The COVID-19 pandemic has drastically changed work arrangements. Teleworking has been introduced or expanded around the world to reduce the risk of infection at the workplace. This has also affected frontier workers in the European Union (EU). As they normally work in one country and reside in another one, changing the place of work to one’s home can influence which country’s social security legislation is applicable to them.
Being one of the regions most affected by the pandemic, EU countries rapidly introduced telework to reduce the spread of the coronavirus and ensure business continuity. According to a recent survey (Eurofound, 2020), 48 per cent of surveyed employees worked at home for at least some time during the COVID-19 pandemic, and 34 per cent were on full-time telework. This compares with a rate of only 15 per cent of workers in some type of telework before the onset of the crisis.
For frontier workers, the increase in telework arrangements may have important consequences in terms of their social security coverage. In line with guidance issued by the European Commission, a number of countries have therefore adapted the existing regulations with a view to ensuring continuity in the social security legislation applicable to them.
The impact of telework on the social security protection of frontier workers in the EU
Free movement of workers is a fundamental principle in the EU. Regulation (EC) No. 883/2004 on the coordination of social security systems, Article 1(f) defines a frontier worker as: “any person pursuing an activity as an employed or self-employed person in a Member State and who resides in another Member State to which he returns as a rule daily or at least once a week”. This legislation also applies to Iceland, Liechtenstein and Norway through the European Economic Area Agreement, and to Switzerland through a bilateral agreement.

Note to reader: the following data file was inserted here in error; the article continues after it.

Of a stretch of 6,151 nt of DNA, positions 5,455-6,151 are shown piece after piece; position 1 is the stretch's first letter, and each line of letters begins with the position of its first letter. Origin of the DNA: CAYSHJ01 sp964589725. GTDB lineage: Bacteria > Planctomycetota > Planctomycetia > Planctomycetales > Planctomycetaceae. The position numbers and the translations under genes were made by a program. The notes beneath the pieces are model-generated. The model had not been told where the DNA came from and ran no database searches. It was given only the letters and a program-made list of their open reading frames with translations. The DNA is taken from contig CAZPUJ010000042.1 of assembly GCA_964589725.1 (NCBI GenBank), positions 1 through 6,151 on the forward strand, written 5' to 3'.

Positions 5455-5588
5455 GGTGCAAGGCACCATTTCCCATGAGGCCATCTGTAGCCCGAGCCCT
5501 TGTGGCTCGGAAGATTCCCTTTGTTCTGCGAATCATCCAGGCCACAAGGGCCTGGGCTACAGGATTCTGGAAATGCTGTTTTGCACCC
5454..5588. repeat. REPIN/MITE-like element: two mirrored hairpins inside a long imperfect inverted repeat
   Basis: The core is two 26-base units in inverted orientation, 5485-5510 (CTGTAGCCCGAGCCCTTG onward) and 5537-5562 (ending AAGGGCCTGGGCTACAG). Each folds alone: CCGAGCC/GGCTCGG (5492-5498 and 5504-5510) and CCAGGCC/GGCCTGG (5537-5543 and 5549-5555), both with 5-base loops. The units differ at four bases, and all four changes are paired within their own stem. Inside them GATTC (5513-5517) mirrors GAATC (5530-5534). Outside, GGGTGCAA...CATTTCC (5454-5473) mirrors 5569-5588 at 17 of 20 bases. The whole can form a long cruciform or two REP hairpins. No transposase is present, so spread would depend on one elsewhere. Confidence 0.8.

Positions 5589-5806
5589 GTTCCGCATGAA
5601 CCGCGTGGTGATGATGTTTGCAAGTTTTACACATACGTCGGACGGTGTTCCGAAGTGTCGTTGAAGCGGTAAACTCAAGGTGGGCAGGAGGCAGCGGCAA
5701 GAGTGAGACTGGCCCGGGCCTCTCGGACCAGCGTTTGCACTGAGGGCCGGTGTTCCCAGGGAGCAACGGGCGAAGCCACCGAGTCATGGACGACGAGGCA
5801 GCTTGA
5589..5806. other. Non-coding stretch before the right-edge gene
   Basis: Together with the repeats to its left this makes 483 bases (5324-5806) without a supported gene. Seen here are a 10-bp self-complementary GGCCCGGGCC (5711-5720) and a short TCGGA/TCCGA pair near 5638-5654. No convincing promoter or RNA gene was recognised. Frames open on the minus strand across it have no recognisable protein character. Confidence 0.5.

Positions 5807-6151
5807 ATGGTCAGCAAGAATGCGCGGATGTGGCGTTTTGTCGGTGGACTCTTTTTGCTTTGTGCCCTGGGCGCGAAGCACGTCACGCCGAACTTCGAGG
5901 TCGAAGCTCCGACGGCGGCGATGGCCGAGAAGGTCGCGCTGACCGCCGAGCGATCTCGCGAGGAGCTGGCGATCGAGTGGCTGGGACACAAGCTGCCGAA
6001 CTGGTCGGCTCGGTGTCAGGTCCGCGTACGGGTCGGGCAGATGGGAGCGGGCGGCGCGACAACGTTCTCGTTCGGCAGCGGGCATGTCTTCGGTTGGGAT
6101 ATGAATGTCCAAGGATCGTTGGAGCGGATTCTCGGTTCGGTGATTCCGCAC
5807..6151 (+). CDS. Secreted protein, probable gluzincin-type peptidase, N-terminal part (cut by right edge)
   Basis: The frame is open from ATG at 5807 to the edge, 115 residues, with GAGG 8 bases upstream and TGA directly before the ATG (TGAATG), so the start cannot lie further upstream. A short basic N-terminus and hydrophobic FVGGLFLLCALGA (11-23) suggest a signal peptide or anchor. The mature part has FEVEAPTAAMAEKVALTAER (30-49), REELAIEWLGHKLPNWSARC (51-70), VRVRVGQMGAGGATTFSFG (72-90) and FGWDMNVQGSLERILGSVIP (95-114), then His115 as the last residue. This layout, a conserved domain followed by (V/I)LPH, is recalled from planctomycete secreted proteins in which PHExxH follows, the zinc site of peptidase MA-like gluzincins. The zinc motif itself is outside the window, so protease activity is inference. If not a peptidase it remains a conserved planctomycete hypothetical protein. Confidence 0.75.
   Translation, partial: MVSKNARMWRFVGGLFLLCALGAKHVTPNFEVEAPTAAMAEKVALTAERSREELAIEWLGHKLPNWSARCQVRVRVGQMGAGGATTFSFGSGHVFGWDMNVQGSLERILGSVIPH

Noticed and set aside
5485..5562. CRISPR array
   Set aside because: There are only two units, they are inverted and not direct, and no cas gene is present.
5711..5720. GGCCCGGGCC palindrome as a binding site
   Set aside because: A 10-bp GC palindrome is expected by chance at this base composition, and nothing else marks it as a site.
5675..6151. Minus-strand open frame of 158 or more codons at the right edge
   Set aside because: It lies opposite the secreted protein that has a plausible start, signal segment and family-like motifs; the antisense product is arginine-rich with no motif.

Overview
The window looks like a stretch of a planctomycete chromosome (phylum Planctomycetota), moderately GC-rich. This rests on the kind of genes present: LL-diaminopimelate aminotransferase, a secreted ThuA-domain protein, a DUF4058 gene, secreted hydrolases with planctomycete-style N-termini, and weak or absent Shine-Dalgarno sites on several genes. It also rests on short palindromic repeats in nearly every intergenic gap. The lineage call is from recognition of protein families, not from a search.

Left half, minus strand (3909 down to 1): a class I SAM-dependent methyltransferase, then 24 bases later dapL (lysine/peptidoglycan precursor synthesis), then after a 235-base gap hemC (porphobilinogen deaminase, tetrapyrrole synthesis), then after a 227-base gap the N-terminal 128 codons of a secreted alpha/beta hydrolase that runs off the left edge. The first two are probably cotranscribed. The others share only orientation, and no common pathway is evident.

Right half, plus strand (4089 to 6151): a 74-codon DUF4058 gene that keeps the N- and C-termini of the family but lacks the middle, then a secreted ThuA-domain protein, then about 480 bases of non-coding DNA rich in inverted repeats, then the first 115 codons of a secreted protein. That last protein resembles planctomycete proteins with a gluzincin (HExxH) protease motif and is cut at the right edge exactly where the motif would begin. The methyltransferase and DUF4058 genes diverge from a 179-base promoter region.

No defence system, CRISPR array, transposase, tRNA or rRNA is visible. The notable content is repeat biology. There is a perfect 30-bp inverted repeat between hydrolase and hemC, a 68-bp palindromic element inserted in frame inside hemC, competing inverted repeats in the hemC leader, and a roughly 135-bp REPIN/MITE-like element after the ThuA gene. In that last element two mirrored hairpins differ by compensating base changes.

Although general statistical data is unavailable, a study commissioned by the Directorate-General for Employment, Social Affairs and Inclusion of the European Commission, published in 2009, reported that there were approximately 780,000 frontier workers in the EU in 2006. Given that Bulgaria (2007), Romania (2007) and Croatia (2013) have since joined the EU, the number is expected to be even higher today.
Workers commuting across national borders are at risk of being subject to the social security legislation of more than one country or not being subject to the legislation of any one country. Therefore, under Regulation (EC) No. 883/2004, the EU protects the social security rights of persons moving across national borders and their families by coordinating the application of social security legislation between Member States. The Regulation stipulates that, as a general rule, persons are subject to the social security legislation of a single Member State. If persons pursue an activity in one Member State, they are subject to the legislation of that Member State regardless of their place of residence. If persons pursue an activity in two or more Member States and pursue a substantial part (over 25 per cent of working time) of their activity in the Member State of residence, they are subject to the legislation of the Member State of residence. If persons do not pursue a substantial part of their activity in the Member State of residence, they are subject to the legislation of the Member State in which their employer is situated.